SEPTA passengers and city programmers alike have reason to celebrate.
The region’s transportation organization announced today that it has integrated its trip planning services with Google Transit and that it will give third-party developers access to location and scheduling data, as reported earlier.
The first phase of SEPTA’s Google Transit offering provides route planning automated by Google for its Regional Rail, Market Frankford El, trolley routes and Norristown high-speed services. Users can enter a start point and a destination and are quickly returned directions that utilize Philadelphia’s public transportation system.
“Google Transit will help us introduce SEPTA and the convenience of using public transit when visiting our destinations in the city and the region,” SEPTA General Manager Joe Casey told members of the press on the Mezzanine level of SEPTA headquarters on East Market Street earlier today.
SEPTA plans to integrate the city’s sprawling bus lines in a second phase launch later this year, after it geo-maps 15,000 route locations. It hopes to become the first U.S. transit agency to make all of its methods of transportation available on Transit.
SEPTA spokesman Brian Anderson told Technically Philly that for now, only a download is available.
“We don’t have the resources to create a developer community,” he said. An RSS feed on the developer site will keep coders up-to-date with new offerings, including the second phase bus data.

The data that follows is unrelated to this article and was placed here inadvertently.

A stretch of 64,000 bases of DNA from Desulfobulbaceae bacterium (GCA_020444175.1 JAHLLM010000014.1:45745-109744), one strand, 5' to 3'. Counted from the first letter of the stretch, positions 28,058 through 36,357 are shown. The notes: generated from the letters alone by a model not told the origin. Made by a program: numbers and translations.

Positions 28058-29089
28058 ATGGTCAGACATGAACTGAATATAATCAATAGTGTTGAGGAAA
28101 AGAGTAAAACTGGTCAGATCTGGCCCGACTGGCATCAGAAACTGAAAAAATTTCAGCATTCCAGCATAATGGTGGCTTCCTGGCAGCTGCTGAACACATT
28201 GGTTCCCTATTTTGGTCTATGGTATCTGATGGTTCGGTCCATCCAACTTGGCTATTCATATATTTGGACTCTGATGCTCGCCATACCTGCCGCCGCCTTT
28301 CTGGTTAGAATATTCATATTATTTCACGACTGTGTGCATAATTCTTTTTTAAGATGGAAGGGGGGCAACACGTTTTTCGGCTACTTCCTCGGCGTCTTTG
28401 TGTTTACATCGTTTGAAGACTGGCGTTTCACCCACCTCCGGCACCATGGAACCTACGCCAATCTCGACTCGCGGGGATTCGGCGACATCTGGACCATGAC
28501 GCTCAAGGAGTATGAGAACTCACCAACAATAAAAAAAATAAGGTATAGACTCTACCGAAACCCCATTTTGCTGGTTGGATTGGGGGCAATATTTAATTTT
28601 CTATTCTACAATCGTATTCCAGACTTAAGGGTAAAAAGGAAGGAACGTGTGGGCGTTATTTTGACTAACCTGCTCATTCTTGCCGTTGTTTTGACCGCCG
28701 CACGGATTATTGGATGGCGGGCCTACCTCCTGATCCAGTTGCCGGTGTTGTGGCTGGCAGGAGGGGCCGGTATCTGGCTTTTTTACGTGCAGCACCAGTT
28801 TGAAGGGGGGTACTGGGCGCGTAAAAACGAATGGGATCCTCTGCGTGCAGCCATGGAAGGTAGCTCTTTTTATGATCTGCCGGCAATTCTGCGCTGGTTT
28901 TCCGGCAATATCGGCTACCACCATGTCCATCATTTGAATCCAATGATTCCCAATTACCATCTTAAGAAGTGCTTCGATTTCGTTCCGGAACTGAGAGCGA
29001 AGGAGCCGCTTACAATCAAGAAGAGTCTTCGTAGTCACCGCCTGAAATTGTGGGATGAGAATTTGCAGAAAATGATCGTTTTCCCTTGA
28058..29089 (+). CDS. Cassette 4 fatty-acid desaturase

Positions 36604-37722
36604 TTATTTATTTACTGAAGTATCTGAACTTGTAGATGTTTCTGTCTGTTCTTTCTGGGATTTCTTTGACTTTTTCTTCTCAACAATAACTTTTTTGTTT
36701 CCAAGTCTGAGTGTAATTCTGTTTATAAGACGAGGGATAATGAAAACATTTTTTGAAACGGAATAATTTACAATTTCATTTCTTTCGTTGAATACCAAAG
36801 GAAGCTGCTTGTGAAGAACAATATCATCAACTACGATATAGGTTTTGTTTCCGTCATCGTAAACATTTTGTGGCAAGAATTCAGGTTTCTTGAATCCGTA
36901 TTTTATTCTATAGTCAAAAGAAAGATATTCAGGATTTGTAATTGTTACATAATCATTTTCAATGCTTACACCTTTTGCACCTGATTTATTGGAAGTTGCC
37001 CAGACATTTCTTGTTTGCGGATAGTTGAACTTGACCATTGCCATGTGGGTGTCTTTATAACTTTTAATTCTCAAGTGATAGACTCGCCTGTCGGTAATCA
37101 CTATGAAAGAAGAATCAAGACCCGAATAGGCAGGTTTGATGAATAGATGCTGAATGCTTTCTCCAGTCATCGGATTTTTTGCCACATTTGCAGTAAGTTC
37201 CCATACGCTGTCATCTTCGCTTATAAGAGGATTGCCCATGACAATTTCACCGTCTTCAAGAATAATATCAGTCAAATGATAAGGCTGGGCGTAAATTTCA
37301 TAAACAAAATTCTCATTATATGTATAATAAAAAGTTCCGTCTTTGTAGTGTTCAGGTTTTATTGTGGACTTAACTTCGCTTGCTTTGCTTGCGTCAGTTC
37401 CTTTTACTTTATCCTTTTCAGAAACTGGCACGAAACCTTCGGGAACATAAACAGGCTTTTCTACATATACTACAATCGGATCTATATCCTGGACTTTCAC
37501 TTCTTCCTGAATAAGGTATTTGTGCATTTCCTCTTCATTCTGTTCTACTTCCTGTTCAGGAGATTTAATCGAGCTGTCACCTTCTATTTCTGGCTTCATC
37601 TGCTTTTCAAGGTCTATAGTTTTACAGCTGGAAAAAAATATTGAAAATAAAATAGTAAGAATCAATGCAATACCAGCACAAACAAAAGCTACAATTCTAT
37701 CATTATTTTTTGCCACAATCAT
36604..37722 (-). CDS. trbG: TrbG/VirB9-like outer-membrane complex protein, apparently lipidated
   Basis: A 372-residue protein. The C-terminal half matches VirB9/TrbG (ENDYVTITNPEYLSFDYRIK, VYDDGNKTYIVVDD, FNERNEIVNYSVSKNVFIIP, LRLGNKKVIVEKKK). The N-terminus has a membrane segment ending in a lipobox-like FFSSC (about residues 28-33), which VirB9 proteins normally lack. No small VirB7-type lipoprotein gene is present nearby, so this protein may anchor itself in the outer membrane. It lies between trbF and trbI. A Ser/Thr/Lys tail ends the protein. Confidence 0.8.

In addition to the Google Transit service, SEPTA will unveil real-time travel advisory alerts powered by Twitter later this week, and a real-time schedule building tool for Regional Rail riders in “several weeks.” That service, called “Next to Arrive,” will allow users to enter a train station and see the next four scheduled trains and their real-time travel status.
Google Transit integration was completed free of cost with the collaboration of Google and will work in conjunction with SEPTA’s current Trip Planner offering.
City Councilman Bill Green demonstrated the new service on his black iPhone 3G in front of onlookers at the media event. “It tells me what buses to take to what trains to what trolleys. I just follow those directions and I get there quickly and efficiently,” he said.
Green said this is only the beginning of city initiatives that are part of an effort to attract broadband stimulus grants that will make government data available to developers to create applications.
“SEPTA is getting there first,” he quipped.-30-
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